Dual method use – the use of both condoms and another highly effective contraceptive method16 – is therefore recommended to protect against both HIV and pregnancy. In addition, ART adherence is essential even if both partners are living with HIV, due to the risk of HIV superinfection (becoming infected with a different strain of HIV) or infection with drug-resistant virus.17 When WHIV want to conceive, the use of safer conception strategies is critical to reducing the risk of transmission to her partner.1 However, existing research in South Africa has found low knowledge of safer conception strategies among HIV-affected individuals.11,18–20

Rural areas of South Africa are particularly hard-hit by HIV and have high HIV prevalence rates.21 Rural clinics also face resource and personnel limitations, and patients in over-extended antenatal clinics may have less access to reproductive health services.22,23 In addition, although South Africa is a male-dominated society in general, this may be especially true in rural areas, where male partners are more likely to dominate reproductive decision-making24 and women may feel even more pressure to prove that they are fertile.23

To optimize reproductive health policy uptake, enhance contraceptive use, prevent HIV transmission, help families achieve reproductive goals, and optimize maternal and child health in rural areas, safer conception and family planning knowledge, attitudes, and practices among postpartum WHIV in rural Mpumalanga province, South Africa were examined. It was anticipated that information gained could be used to inform service provision in rural South Africa to better reach vulnerable populations in the region.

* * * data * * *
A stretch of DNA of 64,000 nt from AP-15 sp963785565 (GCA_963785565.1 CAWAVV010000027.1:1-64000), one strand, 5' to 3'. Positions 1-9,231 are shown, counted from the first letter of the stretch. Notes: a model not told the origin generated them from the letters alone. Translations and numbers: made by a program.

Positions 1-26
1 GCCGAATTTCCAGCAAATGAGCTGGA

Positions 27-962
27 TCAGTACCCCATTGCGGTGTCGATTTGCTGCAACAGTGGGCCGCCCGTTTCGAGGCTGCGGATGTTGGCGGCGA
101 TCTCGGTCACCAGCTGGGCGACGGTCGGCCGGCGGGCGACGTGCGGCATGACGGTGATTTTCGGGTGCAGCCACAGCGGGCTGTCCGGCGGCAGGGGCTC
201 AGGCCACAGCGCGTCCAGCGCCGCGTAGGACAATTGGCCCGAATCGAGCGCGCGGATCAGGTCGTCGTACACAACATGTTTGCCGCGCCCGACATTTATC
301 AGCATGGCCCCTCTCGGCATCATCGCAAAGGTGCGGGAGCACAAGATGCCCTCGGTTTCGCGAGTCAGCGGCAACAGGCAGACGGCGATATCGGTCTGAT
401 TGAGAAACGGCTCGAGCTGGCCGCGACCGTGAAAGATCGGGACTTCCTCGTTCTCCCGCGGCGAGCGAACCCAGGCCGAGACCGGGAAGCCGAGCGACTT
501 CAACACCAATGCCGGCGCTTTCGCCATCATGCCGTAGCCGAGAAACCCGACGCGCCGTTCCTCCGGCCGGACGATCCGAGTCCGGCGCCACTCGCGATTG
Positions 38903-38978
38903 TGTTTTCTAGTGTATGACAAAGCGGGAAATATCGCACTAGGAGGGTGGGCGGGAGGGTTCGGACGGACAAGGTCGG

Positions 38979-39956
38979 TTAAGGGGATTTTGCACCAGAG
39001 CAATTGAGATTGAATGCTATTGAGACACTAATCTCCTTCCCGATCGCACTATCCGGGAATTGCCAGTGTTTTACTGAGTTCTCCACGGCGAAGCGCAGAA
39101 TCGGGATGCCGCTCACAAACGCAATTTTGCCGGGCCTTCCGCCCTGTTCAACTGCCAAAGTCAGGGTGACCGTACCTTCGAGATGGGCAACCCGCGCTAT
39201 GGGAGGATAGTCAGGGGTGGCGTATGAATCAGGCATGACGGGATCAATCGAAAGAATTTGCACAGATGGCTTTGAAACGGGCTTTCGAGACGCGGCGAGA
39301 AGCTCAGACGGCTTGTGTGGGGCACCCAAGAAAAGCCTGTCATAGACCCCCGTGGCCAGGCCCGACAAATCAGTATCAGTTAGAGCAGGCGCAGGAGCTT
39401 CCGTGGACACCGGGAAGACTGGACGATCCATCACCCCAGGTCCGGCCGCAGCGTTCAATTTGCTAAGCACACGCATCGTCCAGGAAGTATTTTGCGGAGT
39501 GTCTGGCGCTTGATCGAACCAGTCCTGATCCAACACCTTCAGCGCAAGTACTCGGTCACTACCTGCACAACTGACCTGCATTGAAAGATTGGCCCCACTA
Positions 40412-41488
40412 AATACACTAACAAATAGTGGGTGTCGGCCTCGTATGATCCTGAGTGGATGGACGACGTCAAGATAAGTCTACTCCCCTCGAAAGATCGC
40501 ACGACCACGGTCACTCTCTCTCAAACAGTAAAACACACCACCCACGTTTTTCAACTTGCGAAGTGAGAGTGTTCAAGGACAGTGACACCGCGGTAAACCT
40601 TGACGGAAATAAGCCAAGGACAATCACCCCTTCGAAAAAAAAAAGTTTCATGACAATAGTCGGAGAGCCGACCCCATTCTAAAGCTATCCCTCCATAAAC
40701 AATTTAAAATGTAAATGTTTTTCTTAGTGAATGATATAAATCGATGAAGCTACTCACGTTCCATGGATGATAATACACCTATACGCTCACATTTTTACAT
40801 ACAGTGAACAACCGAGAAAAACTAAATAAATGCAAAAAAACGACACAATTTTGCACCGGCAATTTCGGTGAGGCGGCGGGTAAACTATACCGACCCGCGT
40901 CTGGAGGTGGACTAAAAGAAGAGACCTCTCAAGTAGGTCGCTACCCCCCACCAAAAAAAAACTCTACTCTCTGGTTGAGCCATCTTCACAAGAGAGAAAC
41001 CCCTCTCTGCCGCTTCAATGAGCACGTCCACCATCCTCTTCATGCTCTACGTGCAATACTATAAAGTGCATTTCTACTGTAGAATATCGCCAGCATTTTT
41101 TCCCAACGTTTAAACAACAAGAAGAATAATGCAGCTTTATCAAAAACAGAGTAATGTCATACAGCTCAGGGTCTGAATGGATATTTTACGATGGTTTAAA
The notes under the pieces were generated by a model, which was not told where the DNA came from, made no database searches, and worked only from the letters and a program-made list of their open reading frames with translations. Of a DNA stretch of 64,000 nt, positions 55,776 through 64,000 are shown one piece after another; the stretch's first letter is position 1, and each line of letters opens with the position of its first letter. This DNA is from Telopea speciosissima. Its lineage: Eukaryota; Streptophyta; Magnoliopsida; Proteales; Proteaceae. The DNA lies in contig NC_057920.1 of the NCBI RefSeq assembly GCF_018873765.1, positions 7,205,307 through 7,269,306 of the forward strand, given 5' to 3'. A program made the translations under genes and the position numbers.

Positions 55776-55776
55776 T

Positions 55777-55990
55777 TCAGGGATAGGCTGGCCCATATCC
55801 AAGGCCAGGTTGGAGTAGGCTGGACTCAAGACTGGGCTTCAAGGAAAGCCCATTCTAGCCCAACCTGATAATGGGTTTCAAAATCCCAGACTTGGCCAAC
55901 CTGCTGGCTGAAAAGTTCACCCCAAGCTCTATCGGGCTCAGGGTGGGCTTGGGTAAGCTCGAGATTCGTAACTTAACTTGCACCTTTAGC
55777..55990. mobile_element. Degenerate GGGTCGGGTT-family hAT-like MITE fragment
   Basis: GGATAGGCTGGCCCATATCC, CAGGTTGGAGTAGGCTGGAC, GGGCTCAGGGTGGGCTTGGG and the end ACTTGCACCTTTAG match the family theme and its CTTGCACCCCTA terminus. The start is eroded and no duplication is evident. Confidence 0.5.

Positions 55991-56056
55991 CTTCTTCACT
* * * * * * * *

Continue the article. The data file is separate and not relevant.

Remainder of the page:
Materials and Methods

The results presented here are drawn from data from a two-phase, longitudinal, cluster-randomized clinical trial of “Protect Your Family” (PYF), a cognitive-behavioral PMTCT intervention delivered by lay healthcare workers, conducted in rural Mpumalanga province, South Africa.25 The trial used a 2x2 factorial design: two phases (Phase 1 and Phase 2) and two conditions (intervention and control). Prior to study procedures, ethical approval was obtained from the associated South African Research Ethics Committee, the associated US Institutional Review Board, and the Mpumalanga provincial government. The study was conducted in accordance with the Declaration of Helsinki. All participants provided written informed consent prior to participation.


Participants were postpartum women with HIV in rural Mpumalanga recruited from 12 different community health centers (CHCs) with antenatal clinical services. Candidates were recruited during pregnancy to participate in the PYF clinical trial. Participants were at least 18 years old, had been diagnosed as HIV-seropositive, were between 6 and 30 weeks pregnant, and had a male partner. Women completed study assessments twice prenatally and three times postnatally. The results presented here use data from the 12-months postpartum assessment collected from June 2015 through April 2018.